Funny girl: Irish comedian Sharon Horgan on Catastrophe
Her new Channel 4 series is a runaway hit with fans and critics alike but Irish comedian Sharon Horgan tells Eoin Butler that the only backlash she was afraid of was from the real-life people whose lives she's 'fiddled around with' and shared on screen
Sharon Horgan is in the midst of a hectic schedule of promotional interviews. With her hilarious new sitcom 'Catastrophe' receiving rave reviews - to such an extent that Channel 4 took the rare step of confirming a second series of the show after just two episodes of the first had aired - I'm at my desk in Dublin, idly awaiting her call.
While I wait, on my laptop, the show's Google News mentions are multiplying virtually by the minute. The front page story of the 'Daily Mirror' asks the Irish star if she would prefer to be funny or attractive. Rather an odd question to put to a professional comedian.
But a moot one, in any case, since 44-year-old Horgan undoubtedly is both. Instead, given her new sitcom's brutal and nakedly autobiographical depiction of adult relationships, it occurs to me that a better question might be whether she thinks it's better to be funny, or protective of other people's feelings? 'Catastrophe' was co-written by Horgan and American comedian (and Twitter celebrity) Rob Delaney. It's about two amorous strangers who find themselves bound together, suddenly and involuntarily, by an unplanned pregnancy.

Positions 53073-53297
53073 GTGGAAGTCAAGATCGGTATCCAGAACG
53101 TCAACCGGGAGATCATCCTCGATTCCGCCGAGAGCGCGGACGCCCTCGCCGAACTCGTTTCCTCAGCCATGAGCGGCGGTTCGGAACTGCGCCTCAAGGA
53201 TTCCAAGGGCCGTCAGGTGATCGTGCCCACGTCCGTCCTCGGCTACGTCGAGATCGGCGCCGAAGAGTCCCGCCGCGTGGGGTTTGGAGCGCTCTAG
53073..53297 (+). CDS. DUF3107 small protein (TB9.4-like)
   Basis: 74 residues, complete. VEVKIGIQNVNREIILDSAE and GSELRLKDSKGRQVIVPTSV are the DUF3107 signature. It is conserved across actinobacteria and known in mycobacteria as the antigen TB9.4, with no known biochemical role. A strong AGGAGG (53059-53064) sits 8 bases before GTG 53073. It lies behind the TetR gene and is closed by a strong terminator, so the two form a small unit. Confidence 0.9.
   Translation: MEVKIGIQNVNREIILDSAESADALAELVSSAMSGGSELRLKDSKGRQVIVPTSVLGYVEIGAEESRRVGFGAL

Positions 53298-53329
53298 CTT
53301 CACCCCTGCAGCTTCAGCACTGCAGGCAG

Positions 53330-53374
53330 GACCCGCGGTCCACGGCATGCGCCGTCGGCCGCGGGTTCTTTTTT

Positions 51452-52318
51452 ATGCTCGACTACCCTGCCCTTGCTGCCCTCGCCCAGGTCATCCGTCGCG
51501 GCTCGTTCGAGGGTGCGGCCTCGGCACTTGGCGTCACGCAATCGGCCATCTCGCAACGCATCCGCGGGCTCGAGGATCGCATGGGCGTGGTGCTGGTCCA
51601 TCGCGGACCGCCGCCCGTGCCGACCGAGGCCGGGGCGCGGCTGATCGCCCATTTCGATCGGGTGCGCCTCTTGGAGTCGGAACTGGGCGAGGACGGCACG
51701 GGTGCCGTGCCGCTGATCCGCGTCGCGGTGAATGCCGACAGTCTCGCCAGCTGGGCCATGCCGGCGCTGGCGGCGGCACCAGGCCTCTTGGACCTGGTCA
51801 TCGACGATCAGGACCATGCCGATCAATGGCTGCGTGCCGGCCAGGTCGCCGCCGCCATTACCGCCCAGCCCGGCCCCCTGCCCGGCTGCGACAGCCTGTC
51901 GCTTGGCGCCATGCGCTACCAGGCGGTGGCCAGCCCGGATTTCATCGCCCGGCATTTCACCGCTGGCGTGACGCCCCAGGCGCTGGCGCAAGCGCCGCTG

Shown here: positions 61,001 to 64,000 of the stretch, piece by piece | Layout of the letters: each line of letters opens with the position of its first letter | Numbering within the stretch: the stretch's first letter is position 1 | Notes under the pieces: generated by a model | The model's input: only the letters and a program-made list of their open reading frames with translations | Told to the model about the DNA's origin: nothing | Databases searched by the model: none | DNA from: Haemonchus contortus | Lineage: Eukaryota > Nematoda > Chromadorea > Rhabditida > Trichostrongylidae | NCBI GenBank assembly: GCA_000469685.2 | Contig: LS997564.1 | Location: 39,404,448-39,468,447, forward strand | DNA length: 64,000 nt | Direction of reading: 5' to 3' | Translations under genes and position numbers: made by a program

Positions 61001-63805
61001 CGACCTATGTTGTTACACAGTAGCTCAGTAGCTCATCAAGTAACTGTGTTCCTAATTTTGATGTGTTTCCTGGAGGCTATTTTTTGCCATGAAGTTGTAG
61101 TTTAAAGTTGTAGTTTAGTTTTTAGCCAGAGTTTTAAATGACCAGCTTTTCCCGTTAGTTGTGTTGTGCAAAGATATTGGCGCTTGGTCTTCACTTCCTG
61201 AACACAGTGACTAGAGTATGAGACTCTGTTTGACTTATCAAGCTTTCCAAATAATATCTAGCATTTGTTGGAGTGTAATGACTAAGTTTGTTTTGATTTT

Both admit they've mined their own respective marriages and personal lives for much of the show's material. Indeed, much like her on-screen character, Horgan's own first pregnancy was unplanned. (She and her now husband had been together six months at the time, however, rather than the six days portrayed in the show.)
"What Rob and I have done," Horgan cheerfully explains, when I finally get a hold of her, "is to take full chapters from other people's lives, without their specific permission, and kind of fiddle around with them around a bit."
The show has been called an unromantic look at romance. "Yeah, marriage is really about doing everything you can to avoid getting a divorce. So we wanted to depict a real relationship. One where sometimes you just fucking hate each other. Other times, you can't believe that this person even wants to be with you, they're so amazing." Horgan lives in London, with husband Jeremy Rainbird and their two daughters. Delaney is in Los Angeles. After writing the pilot together in person, further script collaborations were conducted via email and Skype. That was an eight-hour time difference. She would work on scenes in London until 4pm, when her children came home from school. Now 8am in LA, Delaney would wake up with an inbox of new and rewritten scenes to pick over. It must have been a laborious process. So it's not surprising they didn't offer lovers and acquaintances any final veto over what material ended up in the show. Within the bounds of trust and their own better judgment, it was always more practical simply to broadcast and be damned.
Anticipating how people will react if and when they recognise themselves on-screen, she admits, is more than a little scary. "But as long as it's done with love, as long as we make them [the characters] funny and likeable, it shouldn't be too scary."
The highlight of the opening episode was undoubtedly a sequence in which Horgan and Delaney's characters attend a dinner party hosted by the former's pompous, condescending, pseudoscience-espousing frenemy Fran, brilliantly played by 'Extras' star Ashley Jensen. (Horgan's character has a more succinct four-letter description for her.) Is anyone going to watch the series and realise Fran is based on them, I worry?